CentOS 7 Singularity Image
For those who cannot upgrade to Rocky 8 we are providing a CentOS 7 Singularity image which contains our full CentOS 7 environment as well as access to our old CentOS 7 modules. A guide for using that environment can be found on the FASRC Singularity page.
Python 2 has been deprecated since 2020. Users are encouraged to migrate to Python 3. For those who need Python 2 for historic codes we recommend using either a Singularity container or the
python/2.7.16-fasrc01 module (which uses Anaconda2).
Legacy CentOS 7 Support
FASRC provides a container of our full CentOS 7 environment for those who require it for their code. Beyond that support for CentOS 7 will not be maintained for the compute environment. Slurm support for CentOS 7 will be dropped with the next major Slurm upgrade, if you have a host that connects to Slurm that is CentOS 7 contact FASRC to discuss migration. Virtual Machine’s and other systems running CentOS 7 and older will need to migrate to other hosting options or coordinate upgrades with FASRC.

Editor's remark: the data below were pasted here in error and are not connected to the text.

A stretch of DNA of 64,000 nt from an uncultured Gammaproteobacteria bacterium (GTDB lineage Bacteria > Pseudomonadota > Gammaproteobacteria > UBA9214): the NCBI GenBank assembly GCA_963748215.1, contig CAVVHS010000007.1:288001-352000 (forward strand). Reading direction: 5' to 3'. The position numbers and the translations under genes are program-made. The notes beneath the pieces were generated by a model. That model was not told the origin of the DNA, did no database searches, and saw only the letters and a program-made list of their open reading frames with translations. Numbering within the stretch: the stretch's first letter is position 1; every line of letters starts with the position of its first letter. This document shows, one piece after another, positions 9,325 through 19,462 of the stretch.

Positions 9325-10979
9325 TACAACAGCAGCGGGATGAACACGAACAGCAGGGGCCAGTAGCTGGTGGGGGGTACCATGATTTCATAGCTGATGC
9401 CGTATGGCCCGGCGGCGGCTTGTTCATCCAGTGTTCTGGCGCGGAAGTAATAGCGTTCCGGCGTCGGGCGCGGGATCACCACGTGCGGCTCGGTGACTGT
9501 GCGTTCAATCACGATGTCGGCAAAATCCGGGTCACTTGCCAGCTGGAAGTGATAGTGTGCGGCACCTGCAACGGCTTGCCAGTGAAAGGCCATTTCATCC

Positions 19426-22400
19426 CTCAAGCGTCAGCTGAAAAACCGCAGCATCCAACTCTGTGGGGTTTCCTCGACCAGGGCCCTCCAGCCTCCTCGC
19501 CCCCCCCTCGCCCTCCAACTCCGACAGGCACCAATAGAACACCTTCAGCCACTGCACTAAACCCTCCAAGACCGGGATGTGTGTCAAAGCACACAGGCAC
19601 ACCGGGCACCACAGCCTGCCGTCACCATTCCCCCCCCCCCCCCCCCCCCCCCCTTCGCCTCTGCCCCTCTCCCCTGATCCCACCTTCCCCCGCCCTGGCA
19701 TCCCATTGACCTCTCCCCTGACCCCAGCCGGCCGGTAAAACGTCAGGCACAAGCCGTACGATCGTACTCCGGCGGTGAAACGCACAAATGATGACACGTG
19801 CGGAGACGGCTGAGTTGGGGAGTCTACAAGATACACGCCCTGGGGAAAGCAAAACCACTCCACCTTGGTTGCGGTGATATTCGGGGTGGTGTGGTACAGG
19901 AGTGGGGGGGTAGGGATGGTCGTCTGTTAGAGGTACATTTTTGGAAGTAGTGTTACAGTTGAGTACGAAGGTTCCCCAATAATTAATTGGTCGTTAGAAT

I don’t see the module/software I use in modules, Spack, Singularity, or User Codes
Users are always welcome to build their own codes on the cluster or download compatible binaries. We provide guides for how to accomplish this in our documentation. If you have trouble doing this or you think a module is missing contact firstname.lastname@example.org
SSH key or ‘DNS spoofing’ errors when connecting to login or other nodes
WARNING: POSSIBLE DNS SPOOFING DETECTED! and/or